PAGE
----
How robotics trailblazer KUKA brought clarity to complex IT decision-making

How robotics trailblazer KUKA brought clarity to complex IT decision-making

Dr. Quirin Görz has one of the coolest jobs in enterprise tech—and one of the hardest. As the CIO of KUKA, a pioneering robotics company, he serves a diverse portfolio of business segments, each with its processes, app landscape, business lingo.

And its own priorities.

Deciding which new projects to accept, and then how to scope and pace them, is a downright hairy task. That’s especially true when organizations lack a clear view of their shared technology resources and how decisions contribute to the bottom line. In most enterprises, their IT landscape is like a puzzle, except it’s really four puzzles mixed together (and some of the pieces fit more than one puzzle).

Without a clear, shared understanding of enterprise IT resources, it’s nearly impossible to make rational decisions—and to justify them to stakeholders. 

How KUKA built a foundation for strategic IT investment decisions

As a starting point, Görz’s team modeled business capabilities to provide a common denominator between the business segments: a shared language of core capabilities. His team took a top-down approach, starting with outside research as a guide, but then refining the model and stress-testing it with stakeholders across the business.

Using an enterprise architecture management tool, the team mapped critical business capabilities, like product management, software development, and sales and marketing. It also showed the IT resources supporting them and dependencies between them.

This tool served as a knowledge repository for the whole IT team. Critically, it also helped segment leaders understand the big picture when they negotiated technology requests.

Görz shared his full process in his presentation at last year’s LeanIX Connect Summit in Bonn, Germany:

HubSpot Video

Diplomacy starts with shared language

Enterprise tech leaders have to serve both business stakeholders from different units, but also the greater good of the organization. It’s no easy task: it often means saying no to new requests or setting longer than preferred timelines. Sometimes it also means saying yes to requests but delivering them but under different terms (e.g., different technology or processes) than stakeholders asked for.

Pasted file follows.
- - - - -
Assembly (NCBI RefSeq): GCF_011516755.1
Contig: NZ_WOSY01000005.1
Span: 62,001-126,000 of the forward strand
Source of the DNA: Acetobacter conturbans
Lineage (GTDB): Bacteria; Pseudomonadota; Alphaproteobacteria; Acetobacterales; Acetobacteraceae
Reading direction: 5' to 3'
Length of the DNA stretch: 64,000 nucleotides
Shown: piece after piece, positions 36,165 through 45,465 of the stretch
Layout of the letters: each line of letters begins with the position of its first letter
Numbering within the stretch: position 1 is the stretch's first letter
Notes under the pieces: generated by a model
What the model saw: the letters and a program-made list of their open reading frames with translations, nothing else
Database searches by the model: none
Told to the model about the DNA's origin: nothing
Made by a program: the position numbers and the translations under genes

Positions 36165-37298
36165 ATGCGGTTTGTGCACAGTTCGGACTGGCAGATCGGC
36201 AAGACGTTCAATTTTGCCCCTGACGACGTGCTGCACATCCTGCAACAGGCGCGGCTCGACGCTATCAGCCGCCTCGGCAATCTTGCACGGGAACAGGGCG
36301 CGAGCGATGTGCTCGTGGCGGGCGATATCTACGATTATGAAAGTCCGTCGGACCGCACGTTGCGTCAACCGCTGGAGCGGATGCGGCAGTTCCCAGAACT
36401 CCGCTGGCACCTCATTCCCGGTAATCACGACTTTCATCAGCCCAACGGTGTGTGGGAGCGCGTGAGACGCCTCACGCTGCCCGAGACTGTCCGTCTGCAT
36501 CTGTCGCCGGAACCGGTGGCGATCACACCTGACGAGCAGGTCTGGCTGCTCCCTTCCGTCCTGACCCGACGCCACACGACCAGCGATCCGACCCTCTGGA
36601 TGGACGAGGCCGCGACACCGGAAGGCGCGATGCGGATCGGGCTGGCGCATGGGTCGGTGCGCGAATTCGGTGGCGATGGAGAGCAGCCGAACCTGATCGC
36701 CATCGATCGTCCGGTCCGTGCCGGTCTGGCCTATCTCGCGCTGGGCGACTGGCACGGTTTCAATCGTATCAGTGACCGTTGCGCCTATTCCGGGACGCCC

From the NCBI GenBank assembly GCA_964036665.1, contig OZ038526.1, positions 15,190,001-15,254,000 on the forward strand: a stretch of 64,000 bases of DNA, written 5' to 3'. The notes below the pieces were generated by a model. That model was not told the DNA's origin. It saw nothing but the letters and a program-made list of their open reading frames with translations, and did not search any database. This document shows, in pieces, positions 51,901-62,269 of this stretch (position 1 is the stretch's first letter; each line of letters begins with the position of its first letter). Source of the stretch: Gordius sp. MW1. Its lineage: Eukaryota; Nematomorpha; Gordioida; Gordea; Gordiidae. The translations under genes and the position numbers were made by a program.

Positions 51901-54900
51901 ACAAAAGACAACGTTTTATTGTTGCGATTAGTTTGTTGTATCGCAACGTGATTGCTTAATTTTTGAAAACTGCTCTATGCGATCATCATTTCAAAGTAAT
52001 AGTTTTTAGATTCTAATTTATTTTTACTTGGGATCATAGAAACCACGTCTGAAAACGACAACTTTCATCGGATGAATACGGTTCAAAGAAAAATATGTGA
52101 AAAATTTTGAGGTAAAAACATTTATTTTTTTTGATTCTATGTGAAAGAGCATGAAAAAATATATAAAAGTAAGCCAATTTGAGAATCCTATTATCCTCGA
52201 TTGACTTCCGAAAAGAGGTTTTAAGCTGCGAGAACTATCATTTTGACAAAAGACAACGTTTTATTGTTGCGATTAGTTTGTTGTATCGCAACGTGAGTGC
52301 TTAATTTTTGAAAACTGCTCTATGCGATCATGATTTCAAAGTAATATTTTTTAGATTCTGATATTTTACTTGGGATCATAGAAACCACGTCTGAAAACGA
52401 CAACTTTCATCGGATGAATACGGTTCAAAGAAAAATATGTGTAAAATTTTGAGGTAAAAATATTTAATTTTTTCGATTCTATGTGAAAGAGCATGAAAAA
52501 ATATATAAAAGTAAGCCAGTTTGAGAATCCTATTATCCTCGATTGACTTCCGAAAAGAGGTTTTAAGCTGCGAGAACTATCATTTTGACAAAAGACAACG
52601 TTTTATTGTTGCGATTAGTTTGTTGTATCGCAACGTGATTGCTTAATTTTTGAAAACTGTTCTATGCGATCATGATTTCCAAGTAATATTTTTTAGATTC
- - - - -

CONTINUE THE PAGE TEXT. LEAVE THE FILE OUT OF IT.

KUKA’s pace layering methodology starts with bucketing all new projects to a business domain, and categorizing them into three areas to facilitate pacing and staff decisions:

1. Innovation:

Every capability supporting new features, products and business models gets added to this budget. Görz advises caution in allowing too much to get tagged in the innovation category. “Be careful, if you talk to colleagues in the business … they always think they’re innovative.” He addresses this by advising a maximum range of 10% for each business segment’s budget to be used for innovation.

2. Differentiation:

Görz defines this as important features that differentiate the segment’s products and services from those of competitors, and his team works with segment leaders to understand what those features are. This makes up to 20% of budget.

3. Commodities:

Unlike capabilities in the Differentiation and Innovation buckets, Commodities don’t drive new revenue or business models, so efficiency is the goal. In this case, Görz says, IT chooses the tools and processes.

KUKA’s pace layering methodology makes it easier to make the best decisions to serve the overall organization, and to negotiate and rationalize decisions with stakeholders. Mapping IT resources and dependencies sets them up to make decisions quickly and rationally—and seize the most important opportunities.

LeanIX Connect 2022: Poising organizations for always-on innovation

Innovation isn’t just for technology pioneers like KUKA—in an age of lightning-fast disruption, it’s the key value driver for every enterprise. Organizations that don’t find new ways to delight customers, earn more revenue, and react to threats and opportunities will get outrun by those that do.

That’s why we’re excited about this year’s LeanIX Connect theme: Innovation for the Always-On Enterprise. Consider this our invitation to hear from thought leaders like Dr. Görz on capitalizing on pandemic-driven digital transformation investments to build a long-term innovation engine.

Get the details and join digital transformation practitioners from across the world as we move from continuity to opportunity »